This week's paper (Bordes et al 2009) looked for forces that influence the parasite diversity or parasite species richness (PSR) among mammals. While it may seem almost impossible to think that there might be a single factor, there have been many different proposed influences (e.g. body size, geographic range, population density). The host home range, "area used in daily and seasonal movements" (Bordes et al 2009), could be related to the parasite diversity in two distinct ways. Their first prediction is that as home range increases so will PSR because it will result in an increased contact with diverse habitats (and therefore parasites). Their "spatial dispersion model of parasite acquisition" uses parasite transmission and host density to get this relationship to predict the opposite relationship. The results of their analyses supported the second prediction.
The group found the methods and results of this paper relatively straight forward. The use of independent contrasts to control for the effect of phylogeny was very appropriate in this paper. We did find one area of the analysis confusing with respect to the host sampling number. It is well known that sampling intensity may bias the number of parasites found on a host . The more hosts one searches the more parasites will be found up to some saturation point. The authors controlled for the bias by using the residuals of parasite richness and host number. However, we were then confused by the inclusion of "Host sample size" in the regression analyses. While other variables in the regression analyses were significant, it was hard to determine the impact of this highly significant variable on the total fit of the model. We were left wondering how much of the variation in PSR did the home range explain?
The main conclusion of this paper is to confirm a roll for epidemiological factors (density and transmission) on the relationship between home range and PSR. The results show a negative relationship between home range and PSR which is consistent with their second prediction. The strong negative relationship between home range and host density relates their effect to how this can influence the number of parasites. It seems that home range not only describes a complicated trait of a host species, but is perhaps influenced by a complicated set of other factors.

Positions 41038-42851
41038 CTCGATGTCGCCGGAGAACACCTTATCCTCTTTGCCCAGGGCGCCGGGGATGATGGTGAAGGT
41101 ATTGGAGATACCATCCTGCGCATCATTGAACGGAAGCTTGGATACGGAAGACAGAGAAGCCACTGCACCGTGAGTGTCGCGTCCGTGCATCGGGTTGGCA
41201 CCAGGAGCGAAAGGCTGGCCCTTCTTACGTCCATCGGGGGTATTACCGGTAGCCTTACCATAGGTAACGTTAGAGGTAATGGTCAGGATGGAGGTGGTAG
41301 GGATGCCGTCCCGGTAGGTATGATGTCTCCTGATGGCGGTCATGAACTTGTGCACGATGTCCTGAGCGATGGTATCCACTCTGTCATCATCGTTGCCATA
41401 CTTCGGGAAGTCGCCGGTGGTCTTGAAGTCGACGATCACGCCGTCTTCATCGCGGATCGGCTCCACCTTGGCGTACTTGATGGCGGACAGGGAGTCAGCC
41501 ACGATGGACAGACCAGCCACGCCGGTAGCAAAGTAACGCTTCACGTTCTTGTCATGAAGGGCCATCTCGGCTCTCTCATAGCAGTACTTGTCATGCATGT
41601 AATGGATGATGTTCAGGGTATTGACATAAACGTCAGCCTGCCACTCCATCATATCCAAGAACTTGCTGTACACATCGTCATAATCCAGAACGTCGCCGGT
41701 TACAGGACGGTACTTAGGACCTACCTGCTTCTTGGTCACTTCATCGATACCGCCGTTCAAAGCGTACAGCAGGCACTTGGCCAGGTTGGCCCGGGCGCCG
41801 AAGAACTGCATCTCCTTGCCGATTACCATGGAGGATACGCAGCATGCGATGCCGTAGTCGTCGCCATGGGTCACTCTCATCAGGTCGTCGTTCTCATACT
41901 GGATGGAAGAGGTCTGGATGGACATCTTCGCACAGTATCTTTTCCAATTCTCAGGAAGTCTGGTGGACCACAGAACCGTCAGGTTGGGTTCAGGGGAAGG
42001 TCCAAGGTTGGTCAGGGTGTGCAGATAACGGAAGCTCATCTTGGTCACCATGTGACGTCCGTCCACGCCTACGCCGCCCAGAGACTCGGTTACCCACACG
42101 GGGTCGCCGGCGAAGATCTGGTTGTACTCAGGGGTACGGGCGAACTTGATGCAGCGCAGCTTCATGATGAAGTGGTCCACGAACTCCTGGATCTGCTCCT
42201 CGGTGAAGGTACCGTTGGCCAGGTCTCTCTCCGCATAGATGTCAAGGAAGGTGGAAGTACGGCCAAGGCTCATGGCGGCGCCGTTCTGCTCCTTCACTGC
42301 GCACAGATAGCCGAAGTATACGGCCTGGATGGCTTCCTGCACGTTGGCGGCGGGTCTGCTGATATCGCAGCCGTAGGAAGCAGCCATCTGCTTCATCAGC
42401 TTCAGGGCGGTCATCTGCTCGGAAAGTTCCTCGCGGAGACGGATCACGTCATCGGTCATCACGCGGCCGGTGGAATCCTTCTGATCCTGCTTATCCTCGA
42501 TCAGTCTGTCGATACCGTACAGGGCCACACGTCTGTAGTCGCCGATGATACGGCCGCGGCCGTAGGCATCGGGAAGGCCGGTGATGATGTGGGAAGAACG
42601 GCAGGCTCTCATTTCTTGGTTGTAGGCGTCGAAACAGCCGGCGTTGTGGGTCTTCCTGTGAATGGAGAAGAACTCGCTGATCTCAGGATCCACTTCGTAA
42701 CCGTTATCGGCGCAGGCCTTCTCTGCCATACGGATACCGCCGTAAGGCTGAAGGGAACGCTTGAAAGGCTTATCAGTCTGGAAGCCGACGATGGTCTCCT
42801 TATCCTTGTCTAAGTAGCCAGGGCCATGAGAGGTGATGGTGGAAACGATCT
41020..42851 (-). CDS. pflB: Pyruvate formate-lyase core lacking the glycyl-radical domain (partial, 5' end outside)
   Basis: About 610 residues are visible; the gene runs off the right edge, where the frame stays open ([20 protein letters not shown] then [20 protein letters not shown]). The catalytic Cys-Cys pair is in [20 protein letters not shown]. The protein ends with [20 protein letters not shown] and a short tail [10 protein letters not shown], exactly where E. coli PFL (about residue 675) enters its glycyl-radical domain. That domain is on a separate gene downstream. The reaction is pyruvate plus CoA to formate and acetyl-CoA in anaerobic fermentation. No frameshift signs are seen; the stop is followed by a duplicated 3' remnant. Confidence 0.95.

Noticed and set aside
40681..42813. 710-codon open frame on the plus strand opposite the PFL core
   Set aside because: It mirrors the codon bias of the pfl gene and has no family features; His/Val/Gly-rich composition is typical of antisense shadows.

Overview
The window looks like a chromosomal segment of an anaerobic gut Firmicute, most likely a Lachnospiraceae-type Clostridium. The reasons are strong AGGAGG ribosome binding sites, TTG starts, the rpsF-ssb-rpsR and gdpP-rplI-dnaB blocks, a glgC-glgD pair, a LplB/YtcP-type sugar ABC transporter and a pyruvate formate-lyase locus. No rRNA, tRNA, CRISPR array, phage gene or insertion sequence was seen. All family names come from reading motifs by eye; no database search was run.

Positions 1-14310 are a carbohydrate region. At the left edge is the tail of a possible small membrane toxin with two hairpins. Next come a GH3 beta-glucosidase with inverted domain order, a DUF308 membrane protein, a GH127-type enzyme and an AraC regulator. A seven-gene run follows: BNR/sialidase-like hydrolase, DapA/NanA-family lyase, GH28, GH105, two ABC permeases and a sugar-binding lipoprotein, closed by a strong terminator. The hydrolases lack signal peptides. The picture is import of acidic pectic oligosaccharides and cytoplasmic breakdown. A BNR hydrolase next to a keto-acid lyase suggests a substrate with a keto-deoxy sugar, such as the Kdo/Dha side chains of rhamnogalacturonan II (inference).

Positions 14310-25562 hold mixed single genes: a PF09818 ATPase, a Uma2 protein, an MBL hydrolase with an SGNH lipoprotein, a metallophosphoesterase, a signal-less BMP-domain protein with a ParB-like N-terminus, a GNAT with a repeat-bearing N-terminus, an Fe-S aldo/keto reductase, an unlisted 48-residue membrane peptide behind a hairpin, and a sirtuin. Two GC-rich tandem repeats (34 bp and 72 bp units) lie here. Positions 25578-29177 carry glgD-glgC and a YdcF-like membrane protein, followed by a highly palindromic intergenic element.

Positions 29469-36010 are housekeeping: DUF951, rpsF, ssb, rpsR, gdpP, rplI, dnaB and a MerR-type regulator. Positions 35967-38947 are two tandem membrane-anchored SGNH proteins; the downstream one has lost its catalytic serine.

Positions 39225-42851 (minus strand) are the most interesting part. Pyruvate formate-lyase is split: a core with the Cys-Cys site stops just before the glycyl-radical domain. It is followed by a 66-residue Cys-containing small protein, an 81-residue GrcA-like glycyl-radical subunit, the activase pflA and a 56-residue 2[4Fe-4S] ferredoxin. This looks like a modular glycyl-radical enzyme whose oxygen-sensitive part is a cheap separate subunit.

Today's group speculated on broader potential relationships of host traits and parasite diversity. Could there be a more universal law that predicts the parasite species load? This study and many of the citations contained within focus on animals and their macroparasites. Maybe there is a rule that works across such taxonomic divisions? The paper cited previous work on the role of body mass (Arneberg 2002, Lindenfors et al 2007) and parasite diversity with larger hosts being home to a larger number of parasites. Can this relationship be scaled up to incorporate host density? What about the total mass of a host species?
Bordes, F., S. Morand, D. A. Kelt, and D. Van Vuren. 2009. Home Range and Parasite Diversity in Mammals. The American Naturalist 173:467-474.
Arneberg, P. 2002. Host population density and body mass as determinants of species richness in parasite communities: comparative analyses of directly transmitted nematodes of mammals. Ecography 25:88–94.
Lindenfors, P., C. L. Nunn, K. E. Jones, A. A. Cunningham, W. Sechrest, and J. L. Gittleman. 2007. Parasite species richness in carnivores: effects of host body mass, latitude, geographical range and population density. Global Ecology and Biogeography 1:1–14.
Bordes, F., Morand, S., Kelt, D., & Van Vuren, D. (2009). Home Range and Parasite Diversity in Mammals The American Naturalist, 173 (4), 467-474 DOI: 10.1086/597227